Science AMA Series: Ask the Society of Environmental Toxicology and Chemistry (SETAC) anything about Pharmaceuticals in the environment!

Abstract

The Society of Environmental Toxicology and Chemistry (SETAC) is hosting the SETAC North America 38th annual meeting this week and we have tied this AMA to a specific session, “Pharmaceuticals in the environment: Potential environmental and human health impacts.” Experts from across academia, government and industry are here to answer questions on this topic. The research being presented at our meeting will cover topics such as how fish react when a variety of medicines get through wastewater treatment and into their environment, to what levels of detection in water is risky to human health, to how veterinary medicines given to cattle get into the environment, among others. Please do note that we are asking members of the society who represent researchers from a variety of disciplines and sectors; the answers are not official SETAC positions. We encourage discussion and debate! Just please keep it professional.

For more information on SETAC see http://www.setac.org

Post your question and the organizers of the conference will find someone to answer it as soon as possible. Answers to questions will be most active during the session break at 10AM-11AM EST and immediately following 12PM-2PM EST, ending at 2PM EST.

Animal Alternatives - My shampoo bottle says not tested on animals, which is great! But, what about pharmaceuticals? Can you open my blind eyes to the volume of animals being tested on/with and what happens to their bodies once their purpose has been 'served'? I'd really like for the generally educated, such as myself, to have a better understanding of how the cycle flows and effects our environment...

ancientgnome

As it stands there are no reasonable or practical alternatives to testing pharmaceuticals in the complexity of a living thing. However, for other products there are a great number of people working hard to ensure we do have alternative testing methods in the future.


Do pharmaceuticals get into the environment more from improper disposal or by "passing through" patients taking medicine?

recentfish

Collecting unused medicines for proper disposal is good stewardship, but the majority of the pharmaceuticals enter the environment by "passing through." Bear in mind, it's not only humans taking pharmaceuticals; agricultural use of pharmaceuticals is massive.


Greetings - I understand that some medicines do their job and are passed through the system as-is and some are metabolized into other things and passed after the body changes them.

Do scientists test for the metabolites when they are looking for pharmaceuticals in the environment?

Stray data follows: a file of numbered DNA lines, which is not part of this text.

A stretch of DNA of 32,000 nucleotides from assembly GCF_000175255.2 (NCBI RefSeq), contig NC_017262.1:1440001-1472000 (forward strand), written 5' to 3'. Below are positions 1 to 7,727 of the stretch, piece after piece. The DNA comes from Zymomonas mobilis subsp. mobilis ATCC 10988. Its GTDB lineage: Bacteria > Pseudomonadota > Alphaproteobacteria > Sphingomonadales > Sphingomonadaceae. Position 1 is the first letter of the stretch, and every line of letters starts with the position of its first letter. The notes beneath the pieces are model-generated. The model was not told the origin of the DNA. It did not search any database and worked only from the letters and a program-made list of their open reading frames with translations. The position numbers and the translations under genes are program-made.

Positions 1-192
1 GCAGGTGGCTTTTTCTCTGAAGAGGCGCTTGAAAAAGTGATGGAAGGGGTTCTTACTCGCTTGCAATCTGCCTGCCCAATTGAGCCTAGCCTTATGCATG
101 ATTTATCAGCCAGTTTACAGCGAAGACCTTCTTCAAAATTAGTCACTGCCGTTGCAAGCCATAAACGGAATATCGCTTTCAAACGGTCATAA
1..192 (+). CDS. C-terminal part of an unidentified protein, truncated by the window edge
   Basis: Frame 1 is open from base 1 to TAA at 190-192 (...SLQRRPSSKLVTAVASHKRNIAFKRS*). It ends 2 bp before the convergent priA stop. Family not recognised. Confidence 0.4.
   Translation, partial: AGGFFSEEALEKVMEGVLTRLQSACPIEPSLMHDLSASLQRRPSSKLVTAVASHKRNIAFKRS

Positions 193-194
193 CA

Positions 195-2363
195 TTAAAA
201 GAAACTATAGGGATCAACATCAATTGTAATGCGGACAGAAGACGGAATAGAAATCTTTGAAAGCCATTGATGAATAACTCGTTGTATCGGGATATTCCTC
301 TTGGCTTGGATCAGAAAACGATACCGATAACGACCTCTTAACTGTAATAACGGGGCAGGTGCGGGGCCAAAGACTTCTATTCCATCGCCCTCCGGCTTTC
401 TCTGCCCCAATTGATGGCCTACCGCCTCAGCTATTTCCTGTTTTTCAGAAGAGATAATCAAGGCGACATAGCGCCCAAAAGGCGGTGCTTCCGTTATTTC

I know it depends on the individual substance, but in general, which is more potentially dangerous, the stuff that changes or the stuff that stays the same?

For the potentially harmful substances, how long does it take for them to break down in the environment?

For substances that are either potentially most dangerous, durable, or perhaps expensive, would it make sense (this is gross -sorry) to collect the urine of people taking those medicines and purify them out, or at least dispose of them more safely?

Thanks for your time.

genericusername4197

In general, we are looking at the parent molecule. In the approval process for drugs, consideration is given to drugs that are metabolized in humans and animals at greater than 10%. If the metabolites are a significant amount, it will need to be addressed.


Greetings - I understand that some medicines do their job and are passed through the system as-is and some are metabolized into other things and passed after the body changes them.

Do scientists test for the metabolites when they are looking for pharmaceuticals in the environment?

I know it depends on the individual substance, but in general, which is more potentially dangerous, the stuff that changes or the stuff that stays the same?

For the potentially harmful substances, how long does it take for them to break down in the environment?

For substances that are either potentially most dangerous, durable, or perhaps expensive, would it make sense (this is gross -sorry) to collect the urine of people taking those medicines and purify them out, or at least dispose of them more safely?

Thanks for your time.

genericusername4197

We're back to this question, because it's loaded. Do scientists test for metabolites..? They test for metaboliltes they know about and for what they can identify. Changes vs. stays the same..? You answered that - it depends on the individual substance. This is the same answer for the break down question. The time it takes an amount of a substance to break down in half (or 50%) is called half-life, which is substance specific. The measure of the potential of a substance to build up in organisms is referred to as "bioconcentration" or "bioaccumulation." For organic substances like most pharmaceuticals, it could be informed by the solubility of the substance.